Kelly Jackson

Kelly Jackson is a ‘Jill of all Trades and a Mistress of None,’ making her highly qualified to write on any subject. She has owned three small businesses, worked as an executive secretary, assisted the daughter of a late President of the United States and a media guru who ran two successful campaigns for another President…one being a democrat and the other a republican. Her politics lean left.

Kelly has also been a writer, blogger, comedienne, radio talk-show host, artist and videographer. Kelly and her sister, Sally, are  ...See more >


Kelly Jackson welcomes queries regarding:
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"It’s one of those rare books that ends too soon, which will leave its audience primed for more series installments. A fast mystery that benefits from the author’s comedic tilt."

Kirkus Reviews


AWARDS, PRESS & INTERESTS

Best Up & Coming, Old, As-of-Yet Discovered Author, 2017: A TEXAN GOES TO NIRVANA

Hometown Gawd-Ugliest Part of West Texas

Favorite author Nora Ephron, David Sedaris

Favorite book Heartburn, Me Talk Pretty One Day

Day job Executive Secretary, Office Momager, Girl Friday

Favorite word rascacielos, which means skyscraper in Spanish. I just like the sound of it.

Unexpected skill or talent making faces and fake accents


BOOKS REVIEWED BY KIRKUS:

MYSTERY & CRIME
Pub Date:
Page count: 122pp

Debut novelist Jackson tells the story of a world-weary Texan woman at a yoga ashram in this comic thriller.

Forty-year-old Wendy Tate’s third marriage is on the rocks. Her husband recently had an affair with a younger co-worker, and her own psychiatrist proves useless for anything other than comic relief. Deciding to distract herself by getting a certificate in yoga instruction, the Texas-raised Wendy leaves her home in Boston for an ashram outside Louisville, Kentucky. “An ashram is a place where I can go to change my life,” she explains to her skeptical mother. “Then I’ll come back to Texas and open a little studio and make my living as a yoga teacher.” However, Wendy’s initial impressions of the place aren’t great: the dormitories are in a converted roadside motel; the staff and students are odd, both in appearance and in personality; and the swami who serves as the community’s guru is a nonsensical old man. As Wendy sniffs at the meager food and sneaks cigarettes, meat, and booze between classes, she begins to question her decision to come to the ashram at all—until she discovers an undercover FBI agent on the property who’s investigating whether the yogi retreat is actually a cult. The agent needs a partner, and Wendy may be the only student who’s cynical enough to help him take the ashram down. Jackson writes in a sharp, easy-flowing prose that manages to capture the sardonic voice of her protagonist: “The day was lovely, the sun was shining, she was in the beautiful state of Kentucky, and Wendy already wanted to kill someone.” The plot moves at a quick clip, and the tone is light enough that even the narrative’s most unusual aspects feel believable. Some of the plot twists are rather easy to anticipate, and readers may be somewhat disappointed by the unsurprising ending, but on the whole, the reading experience is enjoyable, compelling, and leisurely. It’s one of those rare books that ends too soon, which will leave its audience primed for more series installments.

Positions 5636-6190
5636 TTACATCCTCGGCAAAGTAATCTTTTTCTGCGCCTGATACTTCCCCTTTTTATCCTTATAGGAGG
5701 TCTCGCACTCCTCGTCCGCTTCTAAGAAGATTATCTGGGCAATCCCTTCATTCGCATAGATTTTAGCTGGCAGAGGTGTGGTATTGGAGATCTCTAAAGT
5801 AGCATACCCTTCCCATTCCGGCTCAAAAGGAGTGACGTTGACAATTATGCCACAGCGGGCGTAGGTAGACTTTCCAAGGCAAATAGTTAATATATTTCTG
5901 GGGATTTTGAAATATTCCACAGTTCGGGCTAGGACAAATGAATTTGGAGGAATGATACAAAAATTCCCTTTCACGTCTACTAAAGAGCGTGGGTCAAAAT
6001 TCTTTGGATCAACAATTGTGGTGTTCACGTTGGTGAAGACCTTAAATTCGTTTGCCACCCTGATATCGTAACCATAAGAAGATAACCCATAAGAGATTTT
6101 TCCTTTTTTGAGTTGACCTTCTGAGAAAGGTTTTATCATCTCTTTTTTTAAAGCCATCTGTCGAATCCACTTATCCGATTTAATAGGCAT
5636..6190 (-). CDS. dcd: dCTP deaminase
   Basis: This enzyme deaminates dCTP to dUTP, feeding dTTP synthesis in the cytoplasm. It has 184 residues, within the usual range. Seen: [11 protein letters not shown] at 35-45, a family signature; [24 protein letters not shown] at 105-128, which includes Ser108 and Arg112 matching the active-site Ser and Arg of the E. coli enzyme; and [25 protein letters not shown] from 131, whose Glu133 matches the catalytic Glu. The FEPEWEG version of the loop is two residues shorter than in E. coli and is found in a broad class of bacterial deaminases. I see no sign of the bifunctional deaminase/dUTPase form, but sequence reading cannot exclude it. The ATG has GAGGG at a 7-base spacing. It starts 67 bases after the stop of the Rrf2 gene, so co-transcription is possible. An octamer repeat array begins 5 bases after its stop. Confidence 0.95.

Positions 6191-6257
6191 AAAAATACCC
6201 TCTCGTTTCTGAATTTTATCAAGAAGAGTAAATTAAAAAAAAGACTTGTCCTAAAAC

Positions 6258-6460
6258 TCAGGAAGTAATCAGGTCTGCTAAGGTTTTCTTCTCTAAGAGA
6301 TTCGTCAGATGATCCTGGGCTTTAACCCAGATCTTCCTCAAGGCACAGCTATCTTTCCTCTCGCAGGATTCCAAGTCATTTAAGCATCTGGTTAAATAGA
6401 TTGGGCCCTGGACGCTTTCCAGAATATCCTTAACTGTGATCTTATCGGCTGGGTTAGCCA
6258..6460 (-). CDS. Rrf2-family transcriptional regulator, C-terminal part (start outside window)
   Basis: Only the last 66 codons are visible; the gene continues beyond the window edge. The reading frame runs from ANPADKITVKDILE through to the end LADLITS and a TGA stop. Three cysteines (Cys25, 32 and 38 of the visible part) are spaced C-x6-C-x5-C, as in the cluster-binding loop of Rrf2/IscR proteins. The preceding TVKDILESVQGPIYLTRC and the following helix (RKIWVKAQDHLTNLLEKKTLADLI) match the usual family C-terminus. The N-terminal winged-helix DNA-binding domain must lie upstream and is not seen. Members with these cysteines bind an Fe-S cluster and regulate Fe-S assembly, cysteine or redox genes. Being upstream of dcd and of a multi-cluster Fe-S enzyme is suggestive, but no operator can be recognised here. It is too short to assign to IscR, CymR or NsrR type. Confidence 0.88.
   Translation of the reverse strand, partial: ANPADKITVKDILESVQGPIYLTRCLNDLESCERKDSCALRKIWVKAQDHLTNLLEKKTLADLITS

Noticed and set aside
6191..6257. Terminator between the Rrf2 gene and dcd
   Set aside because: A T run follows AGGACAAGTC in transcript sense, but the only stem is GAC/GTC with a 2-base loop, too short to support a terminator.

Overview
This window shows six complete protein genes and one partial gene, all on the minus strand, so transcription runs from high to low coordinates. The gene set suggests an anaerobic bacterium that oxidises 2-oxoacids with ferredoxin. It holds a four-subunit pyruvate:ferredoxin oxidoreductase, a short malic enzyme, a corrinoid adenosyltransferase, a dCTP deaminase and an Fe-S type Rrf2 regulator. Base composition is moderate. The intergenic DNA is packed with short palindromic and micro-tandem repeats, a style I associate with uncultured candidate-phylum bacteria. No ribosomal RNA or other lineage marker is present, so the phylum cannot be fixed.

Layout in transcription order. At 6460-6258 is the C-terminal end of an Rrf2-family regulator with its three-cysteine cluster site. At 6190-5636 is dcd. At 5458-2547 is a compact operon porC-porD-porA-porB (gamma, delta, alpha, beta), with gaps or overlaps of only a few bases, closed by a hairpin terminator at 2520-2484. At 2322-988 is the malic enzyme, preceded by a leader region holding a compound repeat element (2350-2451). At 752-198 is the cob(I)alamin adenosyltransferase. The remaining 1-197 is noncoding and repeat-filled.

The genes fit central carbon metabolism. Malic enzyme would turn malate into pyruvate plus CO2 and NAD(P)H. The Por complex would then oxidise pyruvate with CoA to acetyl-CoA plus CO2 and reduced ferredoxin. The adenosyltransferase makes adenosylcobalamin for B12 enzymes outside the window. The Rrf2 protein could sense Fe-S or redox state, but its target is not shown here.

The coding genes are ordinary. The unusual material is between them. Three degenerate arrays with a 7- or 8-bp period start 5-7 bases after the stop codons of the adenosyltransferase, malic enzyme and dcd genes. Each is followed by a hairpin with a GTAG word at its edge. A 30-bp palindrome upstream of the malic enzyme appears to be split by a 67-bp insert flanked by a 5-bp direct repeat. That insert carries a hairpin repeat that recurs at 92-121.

A fast mystery that benefits from the author’s comedic tilt.